Mosquitoes caught for testing await shipment to a lab. 
Photo: JOHN MOORE / GETTY IMAGES
Photo: JOHN MOORE / GETTY IMAGES

DeKalb man, 72, hospitalized with West Nile virus

A 72-year-old Brookhaven man is hospitalized with West Nile virus, the DeKalb County Board of Health announced Wednesday. 

It’s the first human case in the county this year.

“It is unfortunate that one of our residents has contracted West Nile virus. However, this serves as a constant reminder that everyone should be vigilant in taking the necessary precautions to avoid mosquito bites, as they are carriers of the virus,” said DeKalb County District Health Director Dr. S. Elizabeth Ford.  

Most people have no symptoms, but about 20 percent have fever, headaches, body aches, vomiting, diarrhea or rashes. The virus is most likely to cause serious illness for people who are over 60, though less than 1 percent of all people infected die.

In a news release, Brookhaven officials said they’ve been monitoring the mosquito population and have found none with the virus.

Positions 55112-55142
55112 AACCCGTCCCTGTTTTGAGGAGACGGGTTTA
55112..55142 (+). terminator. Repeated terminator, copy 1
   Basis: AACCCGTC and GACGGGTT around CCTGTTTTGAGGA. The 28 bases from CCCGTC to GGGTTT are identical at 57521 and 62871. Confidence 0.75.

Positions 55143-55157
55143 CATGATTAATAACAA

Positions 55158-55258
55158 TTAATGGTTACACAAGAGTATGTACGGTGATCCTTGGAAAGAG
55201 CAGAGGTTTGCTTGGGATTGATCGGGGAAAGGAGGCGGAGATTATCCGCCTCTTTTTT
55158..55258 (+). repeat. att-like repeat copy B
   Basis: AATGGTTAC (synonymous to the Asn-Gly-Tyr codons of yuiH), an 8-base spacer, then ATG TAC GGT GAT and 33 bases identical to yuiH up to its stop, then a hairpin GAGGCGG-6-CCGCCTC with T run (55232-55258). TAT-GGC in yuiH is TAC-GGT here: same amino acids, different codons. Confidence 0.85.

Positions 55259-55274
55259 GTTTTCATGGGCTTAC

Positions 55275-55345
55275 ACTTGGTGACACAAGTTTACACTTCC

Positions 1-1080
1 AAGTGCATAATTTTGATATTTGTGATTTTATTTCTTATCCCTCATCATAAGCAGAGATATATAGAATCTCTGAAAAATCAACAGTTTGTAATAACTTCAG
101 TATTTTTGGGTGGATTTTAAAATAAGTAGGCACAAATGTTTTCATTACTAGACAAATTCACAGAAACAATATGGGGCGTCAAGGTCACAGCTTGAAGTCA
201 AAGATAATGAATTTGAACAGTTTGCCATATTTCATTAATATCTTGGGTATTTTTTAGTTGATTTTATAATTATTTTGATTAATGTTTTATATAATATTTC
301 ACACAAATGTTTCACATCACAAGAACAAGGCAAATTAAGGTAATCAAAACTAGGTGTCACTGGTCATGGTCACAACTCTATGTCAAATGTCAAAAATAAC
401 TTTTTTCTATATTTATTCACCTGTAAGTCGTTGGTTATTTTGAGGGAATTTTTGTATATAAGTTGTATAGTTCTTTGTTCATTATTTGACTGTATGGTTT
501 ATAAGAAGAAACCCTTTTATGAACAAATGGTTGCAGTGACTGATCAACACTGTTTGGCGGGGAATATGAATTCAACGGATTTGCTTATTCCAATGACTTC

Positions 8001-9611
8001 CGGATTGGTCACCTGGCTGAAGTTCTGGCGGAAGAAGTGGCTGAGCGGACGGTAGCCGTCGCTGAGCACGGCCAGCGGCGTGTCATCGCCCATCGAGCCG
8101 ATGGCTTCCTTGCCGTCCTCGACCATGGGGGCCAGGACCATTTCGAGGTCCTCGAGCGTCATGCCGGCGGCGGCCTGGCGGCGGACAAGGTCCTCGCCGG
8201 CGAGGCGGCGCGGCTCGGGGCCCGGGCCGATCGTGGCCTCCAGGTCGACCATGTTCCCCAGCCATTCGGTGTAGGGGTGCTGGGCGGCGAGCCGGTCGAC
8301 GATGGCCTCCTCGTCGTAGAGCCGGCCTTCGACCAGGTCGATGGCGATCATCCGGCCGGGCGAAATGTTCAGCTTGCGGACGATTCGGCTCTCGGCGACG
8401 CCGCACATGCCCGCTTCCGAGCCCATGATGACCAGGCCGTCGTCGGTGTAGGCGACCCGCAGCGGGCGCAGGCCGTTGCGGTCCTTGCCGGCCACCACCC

“In an abundance of caution, we are working with the DeKalb County Board of Health and redoubling our efforts to minimize any exposure to the West Nile virus in Brookhaven,” said City Manager Christian Sigman. 

Workers will be making sure every storm drain is treated with larvicide. 

The health board is working to educate the public with door-to-door campaigns.

To limit dangers, officials recommended the following: 

  • Reduce time outside at dawn and dusk, when the mosquitoes that transmit West Nile virus are most active.
  • Use an insect repellent.
  • Spray clothing with products containing permethrin. 
  • Wear long sleeves, long pants and socks when outdoors.
  • Eliminating standing water in your gutters and items such as planters, toys, wheelbarrows and old tires.
  • Trim tall grass, weeds and vines.
  • Make sure window and door screens fit tightly.

For more information, contact the DeKalb County Board of Health’s Environmental Health division at 404-508-7900 or visit www.dekalbhealth.net/envhealth.

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The complex is set to be demolished next month anyways because DeKalb County Schools bought the complex.

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